Happy New Year! Won't you make a resolution this year to suck less in your Yelp reviews?
Luckily for Yelpers, Christmas and New Year's Day fell on Tuesdays this year; the blithering goons who infest that corner of the Internet had two whole weeks to abuse good sense and the English language.
Now that we're a week into 2013, though, the Red Pencil Diaries are back with a vengeance. This week we've got self-declared experts, people who write bizarre updates to reviews, people who cadge invitations into the much-ballyhooed Yelp Elite, people who sound like shills (whether they are or not), and much more.
Wil C.'s 3-star review of the Yard House:
There's some backstory here that wasn't apparent until I clicked all the way through: the Yard House went through one of its periodic, corporate-driven menu overhauls, and it removed Wil C.'s favorite dish, so he went on Yelp and complained, which is a surprisingly effective way to go about getting the attention of a large corporate chain restaurant. The restaurant's social media watchers contacted him and walked him through the menu, and he tried it three months later and wrote a 5-star review.
That, at least, is what I'm assuming the backstory is, because the review itself is impenetrable in its English errors. It's fine to be a non-native speaker of English writing on Yelp, but it helps to emphasize what should be an ironclad rule of re-reviews on Yelp: always, ALWAYS write a sentence or two referring to your previous review or any backstory.
Also, don't create publicly visible groups with names trying to wheedle your way back into the Yelp Elite. It's awkward, and those of us who aren't rolling our eyes are embarrassed for you; you sound like the high school nerd who tries to get into the party. (Trust me, I know from experience.)
Nina S.'s 5-star review of Posch:
Restaurants have little recourse when angry Yelpers converge on them. Sure, they can write responses, but they often come across as hand-wringing and aren't nearly as visible as the original, often fiery rant. It's tempting to just try and temper the ratings (remember, Yelp is really only useful as an aggregate) by hinting to people that Yelp is out there for their use.
Now, I am not making accusations here, though most of the reviews for the place are 1-star: for all I know, Nina S. had a fantastic time at Posch and was inspired to join Yelp just to write about it. I've never set foot; I can't even say what the rating should be. So, too, I suppose, could the same inspiration have come to Charlie B., Lana N., Cory G., Amir M., and others who have only one or two reviews. I'll say this, though, after a decade of spotting shills on Chowhound: if these are authentic reviews, then they need to read a little bit less like an ad. Learn to write a positive review!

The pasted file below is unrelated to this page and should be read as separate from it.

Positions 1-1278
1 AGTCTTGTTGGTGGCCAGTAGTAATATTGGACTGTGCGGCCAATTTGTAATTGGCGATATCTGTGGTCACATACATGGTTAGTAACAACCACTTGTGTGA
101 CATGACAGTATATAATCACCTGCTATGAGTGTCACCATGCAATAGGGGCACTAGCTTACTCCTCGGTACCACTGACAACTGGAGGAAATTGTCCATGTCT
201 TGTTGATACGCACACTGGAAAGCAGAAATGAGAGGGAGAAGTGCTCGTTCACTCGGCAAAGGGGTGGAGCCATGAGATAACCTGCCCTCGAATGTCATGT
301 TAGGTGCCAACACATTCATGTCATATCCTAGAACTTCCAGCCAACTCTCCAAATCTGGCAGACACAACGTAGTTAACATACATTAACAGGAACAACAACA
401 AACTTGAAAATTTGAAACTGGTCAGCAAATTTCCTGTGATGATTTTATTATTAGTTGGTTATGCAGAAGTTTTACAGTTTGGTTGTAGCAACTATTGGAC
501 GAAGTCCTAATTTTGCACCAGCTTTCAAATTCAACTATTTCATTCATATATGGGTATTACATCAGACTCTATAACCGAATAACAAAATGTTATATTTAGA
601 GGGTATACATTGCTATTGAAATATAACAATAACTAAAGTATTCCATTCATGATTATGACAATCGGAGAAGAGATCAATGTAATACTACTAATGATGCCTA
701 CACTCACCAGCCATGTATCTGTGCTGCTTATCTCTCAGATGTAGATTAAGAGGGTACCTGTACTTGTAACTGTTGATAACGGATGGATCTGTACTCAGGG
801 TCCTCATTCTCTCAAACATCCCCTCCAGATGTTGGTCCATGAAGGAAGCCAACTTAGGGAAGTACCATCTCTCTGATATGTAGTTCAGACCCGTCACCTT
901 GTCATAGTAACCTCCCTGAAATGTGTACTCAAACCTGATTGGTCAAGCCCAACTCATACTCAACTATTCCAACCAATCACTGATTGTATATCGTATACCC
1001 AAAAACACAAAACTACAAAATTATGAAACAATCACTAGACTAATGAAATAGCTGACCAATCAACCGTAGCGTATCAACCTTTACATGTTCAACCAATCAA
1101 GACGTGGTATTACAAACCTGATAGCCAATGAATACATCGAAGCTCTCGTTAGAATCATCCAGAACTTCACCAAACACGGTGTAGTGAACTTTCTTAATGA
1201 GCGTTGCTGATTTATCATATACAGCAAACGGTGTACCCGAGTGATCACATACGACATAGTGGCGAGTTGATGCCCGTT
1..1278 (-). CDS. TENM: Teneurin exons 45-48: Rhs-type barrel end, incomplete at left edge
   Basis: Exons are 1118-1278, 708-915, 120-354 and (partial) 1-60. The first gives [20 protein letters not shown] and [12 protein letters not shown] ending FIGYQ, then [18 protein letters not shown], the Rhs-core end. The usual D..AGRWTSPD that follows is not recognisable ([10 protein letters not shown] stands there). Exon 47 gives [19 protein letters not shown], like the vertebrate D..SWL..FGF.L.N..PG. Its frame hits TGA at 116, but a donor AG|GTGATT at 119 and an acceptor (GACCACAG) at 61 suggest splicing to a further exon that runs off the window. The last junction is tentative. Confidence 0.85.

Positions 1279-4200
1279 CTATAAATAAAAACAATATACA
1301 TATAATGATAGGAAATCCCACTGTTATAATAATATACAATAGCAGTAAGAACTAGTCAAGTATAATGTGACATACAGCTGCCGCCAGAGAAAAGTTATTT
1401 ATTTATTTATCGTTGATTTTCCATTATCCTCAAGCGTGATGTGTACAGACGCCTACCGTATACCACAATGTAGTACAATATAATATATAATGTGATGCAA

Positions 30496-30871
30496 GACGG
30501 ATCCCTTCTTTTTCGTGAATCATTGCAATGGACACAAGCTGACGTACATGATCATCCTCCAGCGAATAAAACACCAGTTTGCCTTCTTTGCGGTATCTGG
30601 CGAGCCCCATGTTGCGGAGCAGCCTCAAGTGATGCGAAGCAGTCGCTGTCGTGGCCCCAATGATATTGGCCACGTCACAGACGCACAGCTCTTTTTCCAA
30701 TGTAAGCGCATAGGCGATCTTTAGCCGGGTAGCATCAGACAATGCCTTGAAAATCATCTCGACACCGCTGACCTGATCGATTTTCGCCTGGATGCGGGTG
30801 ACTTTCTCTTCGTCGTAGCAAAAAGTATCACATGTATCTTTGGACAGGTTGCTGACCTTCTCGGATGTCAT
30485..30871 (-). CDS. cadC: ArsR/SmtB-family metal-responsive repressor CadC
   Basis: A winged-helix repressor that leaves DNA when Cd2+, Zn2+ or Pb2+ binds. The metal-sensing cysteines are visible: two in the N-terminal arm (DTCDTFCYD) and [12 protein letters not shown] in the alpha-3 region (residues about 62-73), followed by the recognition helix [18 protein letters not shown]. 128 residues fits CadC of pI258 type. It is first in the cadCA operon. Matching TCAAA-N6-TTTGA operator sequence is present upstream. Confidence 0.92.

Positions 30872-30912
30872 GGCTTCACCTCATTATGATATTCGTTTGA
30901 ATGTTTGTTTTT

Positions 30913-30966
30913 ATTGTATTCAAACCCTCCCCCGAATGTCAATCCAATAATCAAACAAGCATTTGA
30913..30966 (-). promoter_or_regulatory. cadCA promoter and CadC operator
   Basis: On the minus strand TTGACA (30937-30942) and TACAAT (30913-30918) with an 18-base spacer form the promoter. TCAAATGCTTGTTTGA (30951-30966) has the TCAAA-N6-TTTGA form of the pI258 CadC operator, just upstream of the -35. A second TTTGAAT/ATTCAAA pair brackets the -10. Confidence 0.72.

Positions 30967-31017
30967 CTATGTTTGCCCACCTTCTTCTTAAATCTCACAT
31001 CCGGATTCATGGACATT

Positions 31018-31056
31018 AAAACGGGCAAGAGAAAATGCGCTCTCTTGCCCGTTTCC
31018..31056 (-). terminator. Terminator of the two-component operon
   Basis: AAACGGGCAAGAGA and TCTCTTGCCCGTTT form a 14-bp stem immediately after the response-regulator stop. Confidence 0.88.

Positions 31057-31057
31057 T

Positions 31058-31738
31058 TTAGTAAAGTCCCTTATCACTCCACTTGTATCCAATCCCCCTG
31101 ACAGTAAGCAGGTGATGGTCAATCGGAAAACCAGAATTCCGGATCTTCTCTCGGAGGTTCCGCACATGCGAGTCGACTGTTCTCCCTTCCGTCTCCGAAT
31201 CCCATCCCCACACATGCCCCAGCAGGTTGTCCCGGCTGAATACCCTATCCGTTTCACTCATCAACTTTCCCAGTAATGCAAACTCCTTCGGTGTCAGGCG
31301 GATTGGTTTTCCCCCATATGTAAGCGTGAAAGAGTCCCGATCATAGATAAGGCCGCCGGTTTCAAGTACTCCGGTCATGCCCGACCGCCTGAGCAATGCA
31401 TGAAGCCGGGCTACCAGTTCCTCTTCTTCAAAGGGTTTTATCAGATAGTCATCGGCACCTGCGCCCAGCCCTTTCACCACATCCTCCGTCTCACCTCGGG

Dow L.'s 5-star (or is it 2-star?) review of Tulsa Rib Company:
Let me get this straight. You had an incorrect credit card transaction and you decided the thing to do was to go on Yelp and complain about it? What if they hadn't been reading Yelp? Why the hell would you not just call the restaurant the next day (pro tip: call between 2 and 5 p.m., when the staff will have the most time to help you) and spend ten minutes getting it straightened out? Is your time really worth $60 an hour even when you're not at work?
I'm glad they were consummate professionals--they're nice people anyway--but you need to stand up for yourself instead of whining like a quasi-anonymous idiot on the Internet when you're wronged.
Stacy P.'s 4-star review of Albertsons:
This is one of my favorite types of Yelpers: the person who studied something and is therefore an expert. The would-be expert's qualification of their bona fides usually takes the form of "Trust me, I studied this" or "I work in the medical [or whatever] field, so I know." I mean, I studied Portuguese and anthropology, but I'm not in high demand in either of those fields.
There's a little organization out there, Stacy P., called the Orange County Health Care Agency; they're the inspectors who make sure the people selling food are adhering to food service standards. They come by multiple times a year and do things like take the temperature of the holding units to ensure food doesn't come into the danger zone of 40ºF to 140ºF. The fact that the open-sided refrigeration units continue to be used is proof that they satisfy the professionals who do this every day. Your milk is not spoiling in there. Sorry to contradict your food handler's certificate or whatever.
Bryan H.'s 3-star review of Capital Seafood:
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Let's get this straight. You went to a Cantonese seafood restaurant famous for its dim sum in the mornings and its fresh-from-the-tanks seafood preparations in the evening; you ignored the entire menu, including the gwailo-friendly items like sweet-and-sour fried fish and steamed Alaskan king crab legs with garlic noodles, and ordered multiple kinds of fried rice? Then you decided only the pineapple fried rice was any good and called the restaurant mediocre?
Here's a little lesson in Chinese culture for you: at a Chinese banquet, fried rice comes out last because it's what you use to fill up any empty pockets in your stomach; the idea is to leave most of it in the dish to show the host that they served so much good food that you can't possibly finish the last course.
In other words, fried rice, pineapple or otherwise, is a complete afterthought in any authentic Chinese restaurant. Next time try some actual dishes; they're better than you'd think. If you're too squeamish to order things like whole fish or winter melon soup with scallops stuffed into the hollow cores of the melon slices, at least try some actual protein next time. Then update your review.